Objective: Recent proteomic studies have identified multiple proteins that coisolate with human HDL. We hypothesized that distinct clusters of protein components may distinguish between physicochemically-defined subpopulations of HDL particles, and that such clusters may exert specific biological function(s).
Methods and results: We investigated the distribution of proteins across 5 physicochemically-defined particle subpopulations of normolipidemic human HDL (HDL2b, 2a, 3a, 3b, 3c) fractionated by isopycnic density gradient ultracentrifugation. Liquid chromatography/electrospray mass spectrometry identified a total of 28 distinct HDL-associated proteins. Using an abundance pattern analysis of peptide counts across the HDL subfractions, these proteins could be grouped into 5 distinct classes. A more in-depth correlational network analysis suggested the existence of distinct protein clusters, particularly in the dense HDL3 particles. Levels of specific HDL proteins, primarily apoL-I, PON1, and PON3, correlated with the potent capacity of HDL3 to protect LDL from oxidation.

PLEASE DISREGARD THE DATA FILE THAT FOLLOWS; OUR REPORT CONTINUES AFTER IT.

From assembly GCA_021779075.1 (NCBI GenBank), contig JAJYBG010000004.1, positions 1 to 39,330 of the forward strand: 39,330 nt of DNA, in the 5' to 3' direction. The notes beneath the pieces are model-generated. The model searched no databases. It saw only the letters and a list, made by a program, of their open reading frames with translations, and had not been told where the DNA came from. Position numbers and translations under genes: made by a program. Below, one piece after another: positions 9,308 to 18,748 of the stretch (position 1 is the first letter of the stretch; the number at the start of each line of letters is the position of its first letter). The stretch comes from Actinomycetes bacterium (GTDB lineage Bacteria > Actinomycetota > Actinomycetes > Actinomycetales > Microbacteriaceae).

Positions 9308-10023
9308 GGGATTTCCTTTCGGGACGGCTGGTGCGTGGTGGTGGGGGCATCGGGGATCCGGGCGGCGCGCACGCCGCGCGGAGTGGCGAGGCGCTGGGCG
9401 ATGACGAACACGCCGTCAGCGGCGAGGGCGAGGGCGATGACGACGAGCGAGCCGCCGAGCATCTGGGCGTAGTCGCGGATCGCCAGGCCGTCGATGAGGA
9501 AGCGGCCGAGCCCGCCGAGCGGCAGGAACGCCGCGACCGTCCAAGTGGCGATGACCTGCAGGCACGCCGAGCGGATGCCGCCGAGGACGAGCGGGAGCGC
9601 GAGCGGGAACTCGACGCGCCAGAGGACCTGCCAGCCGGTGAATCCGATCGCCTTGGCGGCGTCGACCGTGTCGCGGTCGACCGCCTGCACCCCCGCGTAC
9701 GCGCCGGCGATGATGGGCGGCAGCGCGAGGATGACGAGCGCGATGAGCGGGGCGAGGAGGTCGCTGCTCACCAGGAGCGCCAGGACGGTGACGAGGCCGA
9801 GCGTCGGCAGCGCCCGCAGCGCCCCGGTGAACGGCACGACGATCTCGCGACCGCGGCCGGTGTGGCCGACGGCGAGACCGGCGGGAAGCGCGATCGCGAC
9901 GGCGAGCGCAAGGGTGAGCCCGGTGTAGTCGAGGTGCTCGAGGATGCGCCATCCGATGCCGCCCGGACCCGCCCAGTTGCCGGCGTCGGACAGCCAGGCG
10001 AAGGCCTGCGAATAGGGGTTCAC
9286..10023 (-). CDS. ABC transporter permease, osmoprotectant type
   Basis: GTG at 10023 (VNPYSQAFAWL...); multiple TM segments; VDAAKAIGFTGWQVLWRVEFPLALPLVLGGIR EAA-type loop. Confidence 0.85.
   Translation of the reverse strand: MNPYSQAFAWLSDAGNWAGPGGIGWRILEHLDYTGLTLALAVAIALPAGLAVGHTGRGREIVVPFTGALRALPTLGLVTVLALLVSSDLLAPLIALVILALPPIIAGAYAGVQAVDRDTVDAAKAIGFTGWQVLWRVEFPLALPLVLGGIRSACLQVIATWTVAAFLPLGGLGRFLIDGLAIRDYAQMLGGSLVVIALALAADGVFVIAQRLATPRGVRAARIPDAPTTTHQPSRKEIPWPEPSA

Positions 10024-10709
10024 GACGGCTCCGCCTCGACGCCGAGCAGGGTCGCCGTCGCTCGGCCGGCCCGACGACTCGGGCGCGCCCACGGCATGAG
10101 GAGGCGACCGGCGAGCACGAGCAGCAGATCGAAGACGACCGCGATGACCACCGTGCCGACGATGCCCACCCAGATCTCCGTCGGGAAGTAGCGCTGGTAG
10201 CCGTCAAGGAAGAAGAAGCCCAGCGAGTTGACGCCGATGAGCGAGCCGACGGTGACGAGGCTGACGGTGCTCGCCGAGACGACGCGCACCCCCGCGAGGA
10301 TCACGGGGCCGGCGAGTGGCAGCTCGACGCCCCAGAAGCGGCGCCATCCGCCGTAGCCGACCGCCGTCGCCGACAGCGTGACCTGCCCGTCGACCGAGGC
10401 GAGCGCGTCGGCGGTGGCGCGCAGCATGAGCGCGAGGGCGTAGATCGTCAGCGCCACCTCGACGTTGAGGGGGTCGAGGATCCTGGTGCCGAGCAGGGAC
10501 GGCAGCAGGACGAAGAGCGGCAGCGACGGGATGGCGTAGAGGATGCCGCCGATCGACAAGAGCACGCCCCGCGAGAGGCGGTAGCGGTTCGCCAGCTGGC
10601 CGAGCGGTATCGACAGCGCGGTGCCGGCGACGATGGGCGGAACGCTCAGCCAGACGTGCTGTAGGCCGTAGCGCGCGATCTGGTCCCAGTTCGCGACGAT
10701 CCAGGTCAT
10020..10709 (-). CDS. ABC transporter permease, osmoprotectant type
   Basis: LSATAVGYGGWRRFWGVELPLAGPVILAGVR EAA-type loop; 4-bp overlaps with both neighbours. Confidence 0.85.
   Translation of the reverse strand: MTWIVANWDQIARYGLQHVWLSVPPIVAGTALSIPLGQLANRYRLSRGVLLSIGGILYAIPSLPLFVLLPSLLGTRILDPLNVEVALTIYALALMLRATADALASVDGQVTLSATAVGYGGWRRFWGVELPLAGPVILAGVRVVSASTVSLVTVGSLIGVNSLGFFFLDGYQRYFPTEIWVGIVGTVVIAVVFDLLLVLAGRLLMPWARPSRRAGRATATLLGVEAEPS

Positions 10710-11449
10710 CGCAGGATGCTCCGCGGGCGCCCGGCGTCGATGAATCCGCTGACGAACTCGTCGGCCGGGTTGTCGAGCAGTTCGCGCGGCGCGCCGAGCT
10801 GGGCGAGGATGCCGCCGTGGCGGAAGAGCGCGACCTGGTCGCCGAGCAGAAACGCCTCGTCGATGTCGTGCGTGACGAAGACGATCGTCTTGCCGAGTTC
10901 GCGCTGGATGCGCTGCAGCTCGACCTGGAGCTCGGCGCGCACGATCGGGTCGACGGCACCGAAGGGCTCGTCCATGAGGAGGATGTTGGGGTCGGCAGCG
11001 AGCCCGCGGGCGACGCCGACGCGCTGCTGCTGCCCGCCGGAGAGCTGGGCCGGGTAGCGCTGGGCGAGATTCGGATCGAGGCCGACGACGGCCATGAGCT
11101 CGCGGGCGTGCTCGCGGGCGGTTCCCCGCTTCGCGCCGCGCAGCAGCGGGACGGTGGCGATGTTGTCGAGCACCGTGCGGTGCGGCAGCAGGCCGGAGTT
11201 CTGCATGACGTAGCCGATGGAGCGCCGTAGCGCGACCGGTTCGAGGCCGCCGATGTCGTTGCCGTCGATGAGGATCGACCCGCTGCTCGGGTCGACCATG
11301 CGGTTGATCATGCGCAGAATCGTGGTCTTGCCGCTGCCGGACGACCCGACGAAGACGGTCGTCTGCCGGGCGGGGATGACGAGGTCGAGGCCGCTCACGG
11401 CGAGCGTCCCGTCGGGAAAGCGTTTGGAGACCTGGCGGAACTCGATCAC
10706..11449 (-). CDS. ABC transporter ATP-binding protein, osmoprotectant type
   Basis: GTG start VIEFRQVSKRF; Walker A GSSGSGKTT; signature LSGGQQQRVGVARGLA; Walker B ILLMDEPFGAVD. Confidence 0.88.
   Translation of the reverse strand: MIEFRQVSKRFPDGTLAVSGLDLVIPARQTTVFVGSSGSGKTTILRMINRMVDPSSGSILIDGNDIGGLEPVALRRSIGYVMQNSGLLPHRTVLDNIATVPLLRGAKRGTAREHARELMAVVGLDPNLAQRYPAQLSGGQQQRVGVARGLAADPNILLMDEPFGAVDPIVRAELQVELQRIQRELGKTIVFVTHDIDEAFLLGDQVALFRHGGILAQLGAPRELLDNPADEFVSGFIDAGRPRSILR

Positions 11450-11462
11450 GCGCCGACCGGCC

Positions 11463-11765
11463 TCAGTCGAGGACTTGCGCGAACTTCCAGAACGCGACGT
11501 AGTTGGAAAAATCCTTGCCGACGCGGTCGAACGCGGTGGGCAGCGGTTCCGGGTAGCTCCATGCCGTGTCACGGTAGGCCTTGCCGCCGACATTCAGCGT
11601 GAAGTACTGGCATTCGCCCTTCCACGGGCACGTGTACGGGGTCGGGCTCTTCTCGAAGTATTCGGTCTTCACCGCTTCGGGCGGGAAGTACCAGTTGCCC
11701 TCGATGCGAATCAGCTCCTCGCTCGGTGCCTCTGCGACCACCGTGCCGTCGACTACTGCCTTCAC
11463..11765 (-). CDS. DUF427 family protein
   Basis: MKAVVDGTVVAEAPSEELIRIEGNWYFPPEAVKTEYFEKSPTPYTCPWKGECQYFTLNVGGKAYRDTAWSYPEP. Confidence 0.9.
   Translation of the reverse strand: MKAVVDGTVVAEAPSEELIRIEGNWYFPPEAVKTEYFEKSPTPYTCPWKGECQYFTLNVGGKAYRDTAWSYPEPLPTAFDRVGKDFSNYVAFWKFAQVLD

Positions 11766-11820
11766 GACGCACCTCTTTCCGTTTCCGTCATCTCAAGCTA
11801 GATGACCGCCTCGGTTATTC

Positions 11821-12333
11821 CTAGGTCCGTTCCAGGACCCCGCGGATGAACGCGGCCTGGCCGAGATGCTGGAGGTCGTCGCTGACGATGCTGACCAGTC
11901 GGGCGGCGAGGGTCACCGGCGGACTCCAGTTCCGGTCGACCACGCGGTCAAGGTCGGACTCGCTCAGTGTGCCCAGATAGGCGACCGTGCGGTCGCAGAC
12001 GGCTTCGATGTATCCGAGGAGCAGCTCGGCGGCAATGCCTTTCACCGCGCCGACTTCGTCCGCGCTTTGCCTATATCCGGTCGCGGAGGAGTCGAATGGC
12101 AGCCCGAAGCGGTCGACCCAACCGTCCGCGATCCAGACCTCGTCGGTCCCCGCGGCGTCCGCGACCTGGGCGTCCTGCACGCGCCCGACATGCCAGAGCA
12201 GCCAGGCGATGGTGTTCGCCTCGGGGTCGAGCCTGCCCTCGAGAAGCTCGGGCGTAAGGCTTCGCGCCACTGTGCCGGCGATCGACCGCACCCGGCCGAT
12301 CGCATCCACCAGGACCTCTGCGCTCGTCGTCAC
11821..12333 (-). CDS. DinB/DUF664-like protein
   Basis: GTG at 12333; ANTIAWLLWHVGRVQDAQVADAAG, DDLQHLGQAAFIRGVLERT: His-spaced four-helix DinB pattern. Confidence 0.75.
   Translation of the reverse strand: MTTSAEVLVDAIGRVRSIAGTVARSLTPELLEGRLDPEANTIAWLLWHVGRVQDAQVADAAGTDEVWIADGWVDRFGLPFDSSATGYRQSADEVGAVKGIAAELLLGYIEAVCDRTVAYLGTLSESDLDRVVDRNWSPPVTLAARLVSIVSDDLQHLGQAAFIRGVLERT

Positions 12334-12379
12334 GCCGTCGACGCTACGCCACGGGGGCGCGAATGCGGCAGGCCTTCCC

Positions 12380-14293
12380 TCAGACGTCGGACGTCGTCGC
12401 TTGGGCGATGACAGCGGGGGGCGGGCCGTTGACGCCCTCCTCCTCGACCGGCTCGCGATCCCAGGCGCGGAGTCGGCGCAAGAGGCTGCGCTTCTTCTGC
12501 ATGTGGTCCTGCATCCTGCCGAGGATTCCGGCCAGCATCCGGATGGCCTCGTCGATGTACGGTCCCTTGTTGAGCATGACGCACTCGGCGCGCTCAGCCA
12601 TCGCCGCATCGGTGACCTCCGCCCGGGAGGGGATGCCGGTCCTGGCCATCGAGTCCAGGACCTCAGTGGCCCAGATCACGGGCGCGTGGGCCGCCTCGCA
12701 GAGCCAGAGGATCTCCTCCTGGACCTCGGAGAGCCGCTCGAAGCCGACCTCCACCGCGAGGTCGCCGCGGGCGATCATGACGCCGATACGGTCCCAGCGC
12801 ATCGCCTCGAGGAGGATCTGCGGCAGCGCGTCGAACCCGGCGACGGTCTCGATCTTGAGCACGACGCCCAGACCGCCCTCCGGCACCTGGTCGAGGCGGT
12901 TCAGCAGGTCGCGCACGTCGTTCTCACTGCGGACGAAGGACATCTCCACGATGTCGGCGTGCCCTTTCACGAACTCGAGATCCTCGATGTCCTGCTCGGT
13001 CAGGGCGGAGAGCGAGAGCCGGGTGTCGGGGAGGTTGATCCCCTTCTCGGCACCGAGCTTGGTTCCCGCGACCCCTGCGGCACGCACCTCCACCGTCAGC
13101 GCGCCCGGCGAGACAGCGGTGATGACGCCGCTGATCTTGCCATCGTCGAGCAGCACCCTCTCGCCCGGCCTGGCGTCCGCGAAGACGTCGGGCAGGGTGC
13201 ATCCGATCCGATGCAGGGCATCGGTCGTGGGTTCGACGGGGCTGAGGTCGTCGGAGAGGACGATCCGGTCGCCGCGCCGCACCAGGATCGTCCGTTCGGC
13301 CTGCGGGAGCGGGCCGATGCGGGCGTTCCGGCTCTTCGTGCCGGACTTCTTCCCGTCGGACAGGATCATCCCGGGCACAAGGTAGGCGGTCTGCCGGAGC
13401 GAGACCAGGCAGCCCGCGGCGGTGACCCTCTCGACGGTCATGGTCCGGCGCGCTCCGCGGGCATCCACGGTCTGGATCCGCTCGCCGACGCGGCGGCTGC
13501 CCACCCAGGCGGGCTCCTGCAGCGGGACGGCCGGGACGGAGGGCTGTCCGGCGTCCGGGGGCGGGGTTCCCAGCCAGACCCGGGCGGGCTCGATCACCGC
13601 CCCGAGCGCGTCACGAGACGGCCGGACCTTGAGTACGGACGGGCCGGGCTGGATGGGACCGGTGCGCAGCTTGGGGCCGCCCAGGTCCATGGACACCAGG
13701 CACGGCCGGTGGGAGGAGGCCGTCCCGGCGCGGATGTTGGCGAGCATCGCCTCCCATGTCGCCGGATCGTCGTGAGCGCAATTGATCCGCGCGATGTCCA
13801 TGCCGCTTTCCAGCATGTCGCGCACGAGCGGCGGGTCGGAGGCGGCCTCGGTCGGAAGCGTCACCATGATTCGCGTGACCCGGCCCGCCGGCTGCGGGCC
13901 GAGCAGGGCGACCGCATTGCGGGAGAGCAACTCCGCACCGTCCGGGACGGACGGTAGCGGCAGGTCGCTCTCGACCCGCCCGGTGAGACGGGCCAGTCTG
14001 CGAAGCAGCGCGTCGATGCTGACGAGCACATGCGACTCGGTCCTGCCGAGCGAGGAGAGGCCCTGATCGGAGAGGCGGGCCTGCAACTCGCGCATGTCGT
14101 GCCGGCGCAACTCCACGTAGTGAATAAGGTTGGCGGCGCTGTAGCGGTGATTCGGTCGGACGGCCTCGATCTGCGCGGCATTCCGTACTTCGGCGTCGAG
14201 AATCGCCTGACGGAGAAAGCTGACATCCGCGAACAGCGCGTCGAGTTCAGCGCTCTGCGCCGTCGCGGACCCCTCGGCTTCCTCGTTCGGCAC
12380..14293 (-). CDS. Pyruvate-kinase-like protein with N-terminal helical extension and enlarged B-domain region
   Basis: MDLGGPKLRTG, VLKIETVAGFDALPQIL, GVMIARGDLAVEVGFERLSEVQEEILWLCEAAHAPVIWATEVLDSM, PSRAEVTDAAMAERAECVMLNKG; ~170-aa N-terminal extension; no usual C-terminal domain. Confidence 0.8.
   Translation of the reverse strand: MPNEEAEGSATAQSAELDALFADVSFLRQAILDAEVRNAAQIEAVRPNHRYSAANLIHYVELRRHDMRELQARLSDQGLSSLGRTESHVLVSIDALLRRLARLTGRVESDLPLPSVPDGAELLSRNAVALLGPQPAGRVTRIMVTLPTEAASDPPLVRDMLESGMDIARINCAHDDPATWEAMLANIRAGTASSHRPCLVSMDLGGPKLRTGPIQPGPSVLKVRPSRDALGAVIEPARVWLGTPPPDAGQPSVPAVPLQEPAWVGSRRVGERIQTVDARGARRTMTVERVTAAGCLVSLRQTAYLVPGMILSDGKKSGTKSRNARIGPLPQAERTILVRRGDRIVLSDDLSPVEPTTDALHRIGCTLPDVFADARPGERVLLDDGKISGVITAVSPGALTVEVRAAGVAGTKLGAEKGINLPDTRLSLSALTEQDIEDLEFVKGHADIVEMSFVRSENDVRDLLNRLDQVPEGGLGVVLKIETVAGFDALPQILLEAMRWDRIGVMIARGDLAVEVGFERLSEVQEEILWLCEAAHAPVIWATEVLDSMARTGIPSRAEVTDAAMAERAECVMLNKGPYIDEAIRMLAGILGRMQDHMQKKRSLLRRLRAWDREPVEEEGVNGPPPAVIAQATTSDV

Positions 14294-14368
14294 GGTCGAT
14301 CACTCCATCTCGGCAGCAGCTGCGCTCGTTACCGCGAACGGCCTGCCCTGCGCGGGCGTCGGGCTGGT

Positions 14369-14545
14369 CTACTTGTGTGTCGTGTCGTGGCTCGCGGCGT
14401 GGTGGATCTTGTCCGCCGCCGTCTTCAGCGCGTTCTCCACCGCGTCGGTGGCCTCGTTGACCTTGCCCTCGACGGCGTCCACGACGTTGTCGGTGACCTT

Conclusions: These findings suggest that HDL is composed of distinct particles containing unique (apolipo)protein complements. Such subspeciation forms a potential basis for understanding the numerous observed functions of HDL. Further work using additional separation techniques will be required to define these species in more detail.